Situation Report

A weekly digest of national security, defense, and cybersecurity news from Foreign Policy reporters Jack Detsch and Robbie Gramer, formerly Security Brief. Delivered Thursday.

FP’s Situation Report: Murders the latest in a wave of violence in Israel; The United States struggles to choke off Islamic State’s oil revenue; Russia wants NATO assurances on Ukraine; and much more.

By David Francis with Sabine Muscat The grisly murder of five rabbis in Jerusalem marks the latest attack in a wave of violence that Israeli leaders are struggling to contain. "It looked like a pogrom," an eyewitness to the scene told Yardena Schwartz, who wrote from Jerusalem for Foreign Policy. Three of the rabbis killed ...

By David Francis with Sabine Muscat

By David Francis with Sabine Muscat

The grisly murder of five rabbis in Jerusalem marks the latest attack in a wave of violence that Israeli leaders are struggling to contain. "It looked like a pogrom," an eyewitness to the scene told Yardena Schwartz, who wrote from Jerusalem for Foreign Policy. Three of the rabbis killed were U.S.-born, dual Israeli citizens. They fell victim to two Palestinians carrying meat cleavers, an ax and a gun. The attackers were killed in a shootout with police after exiting the synagogue in the Har Nof area of West Jerusalem.

More from Schwartz: "While today’s attack was the most gruesome to date, acts of violence like this are becoming elements of daily life in Israel. Whereas previous uprisings were marked by suicide bombings, galvanized by leaders and movements, the latest period of unrest has been characterized by lone wolf attacks. Over the course of the past two weeks, five Israelis have been killed by Palestinians, who stabbed their victims to death with a knife, or ran them over with a car." More here.

In a speech after the attack, Israel’s Prime Minister Benjamin Netanyahu accused Palestinian leaders of inciting violence and ordered the homes of those connected to the attack destroyed. President Obama condemned the killings. Slim hopes to revive the U.S.-backed peace process have been dashed.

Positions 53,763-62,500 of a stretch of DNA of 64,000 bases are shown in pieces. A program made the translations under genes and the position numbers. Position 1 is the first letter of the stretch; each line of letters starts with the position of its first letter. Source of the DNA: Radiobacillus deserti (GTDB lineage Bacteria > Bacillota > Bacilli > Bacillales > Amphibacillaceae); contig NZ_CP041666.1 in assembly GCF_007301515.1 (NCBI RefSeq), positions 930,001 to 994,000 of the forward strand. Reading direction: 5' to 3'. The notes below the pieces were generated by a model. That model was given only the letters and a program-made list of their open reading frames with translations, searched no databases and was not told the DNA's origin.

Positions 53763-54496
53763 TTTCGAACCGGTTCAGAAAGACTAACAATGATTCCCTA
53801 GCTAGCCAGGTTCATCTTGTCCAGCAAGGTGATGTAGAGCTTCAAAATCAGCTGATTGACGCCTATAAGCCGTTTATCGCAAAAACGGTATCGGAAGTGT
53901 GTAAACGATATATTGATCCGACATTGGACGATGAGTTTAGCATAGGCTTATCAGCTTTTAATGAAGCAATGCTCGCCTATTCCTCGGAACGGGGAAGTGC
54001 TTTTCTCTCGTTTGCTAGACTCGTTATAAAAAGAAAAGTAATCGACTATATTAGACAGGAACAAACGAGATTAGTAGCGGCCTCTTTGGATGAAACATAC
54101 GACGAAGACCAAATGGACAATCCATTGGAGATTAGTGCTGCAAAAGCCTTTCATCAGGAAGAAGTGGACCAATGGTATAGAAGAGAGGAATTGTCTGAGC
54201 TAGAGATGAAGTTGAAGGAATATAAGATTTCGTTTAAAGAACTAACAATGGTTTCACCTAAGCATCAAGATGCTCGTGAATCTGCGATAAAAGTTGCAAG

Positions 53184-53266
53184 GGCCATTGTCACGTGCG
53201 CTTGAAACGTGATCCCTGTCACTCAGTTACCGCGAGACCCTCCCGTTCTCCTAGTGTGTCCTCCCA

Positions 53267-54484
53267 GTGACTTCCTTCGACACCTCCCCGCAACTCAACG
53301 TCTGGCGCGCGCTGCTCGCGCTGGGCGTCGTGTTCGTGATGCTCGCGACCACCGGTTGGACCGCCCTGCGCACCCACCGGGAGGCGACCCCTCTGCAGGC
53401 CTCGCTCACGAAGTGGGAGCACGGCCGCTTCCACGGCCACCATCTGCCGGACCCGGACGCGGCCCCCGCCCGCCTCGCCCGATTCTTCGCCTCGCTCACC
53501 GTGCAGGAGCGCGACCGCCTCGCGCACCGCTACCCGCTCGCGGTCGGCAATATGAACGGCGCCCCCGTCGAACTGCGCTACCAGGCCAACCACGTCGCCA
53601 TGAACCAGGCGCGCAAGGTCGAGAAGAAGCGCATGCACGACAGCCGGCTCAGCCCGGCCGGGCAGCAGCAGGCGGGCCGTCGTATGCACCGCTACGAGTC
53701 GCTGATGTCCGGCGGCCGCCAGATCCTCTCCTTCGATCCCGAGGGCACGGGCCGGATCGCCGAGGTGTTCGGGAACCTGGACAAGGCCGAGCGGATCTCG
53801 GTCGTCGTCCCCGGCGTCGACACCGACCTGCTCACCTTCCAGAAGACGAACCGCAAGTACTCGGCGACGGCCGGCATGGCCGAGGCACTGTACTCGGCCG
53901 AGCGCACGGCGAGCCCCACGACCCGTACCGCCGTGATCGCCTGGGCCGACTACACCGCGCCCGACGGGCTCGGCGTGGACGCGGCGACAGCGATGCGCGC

More on Israel below.

The United States and its allies are ramping up efforts to strangle the Islamic State’s oil revenue — its main source of income. However, it’s not known how much the group is pumping and selling.

FP’s Keith Johnson: "It’s unclear how much the Islamic State is actually making from oil these days, how much the U.S.-led military campaign has hurt its funding, or how much money the group spends on operations, which include paying both its fighters and the civilians running schools, hospitals, and local governments in the areas it controls. The only thing clear is that American and allied diplomats and troops, as well as the United Nations, are focusing their diplomatic muscle and military might on cutting — and hopefully eliminating — the group’s ability to fund attacks and maintain the territories it controls through oil sales." More here.

There are lingering questions about whether the Treasury Department is doing enough to target Islamic State finances. But just as there are information gaps about the group’s ground capability, there are information gaps about how it conducts business. Until more is known, it could be difficult for the United States and its allies to take effective steps to prevent it from profiting from its illegal oil trade.

Has Russia offered a path to end the conflict in Ukraine? Russian President Vladimir Putin’s spokesman Dmitri Peskov said Putin wanted "a 100 percent guarantee that no one would think about Ukraine joining NATO." In September, as the conflict escalated, NATO officials suggested membership for Ukraine was possible if Kiev wanted to pursue it. Putin has long maintained that membership would be an unacceptable incursion into its historic sphere of influence.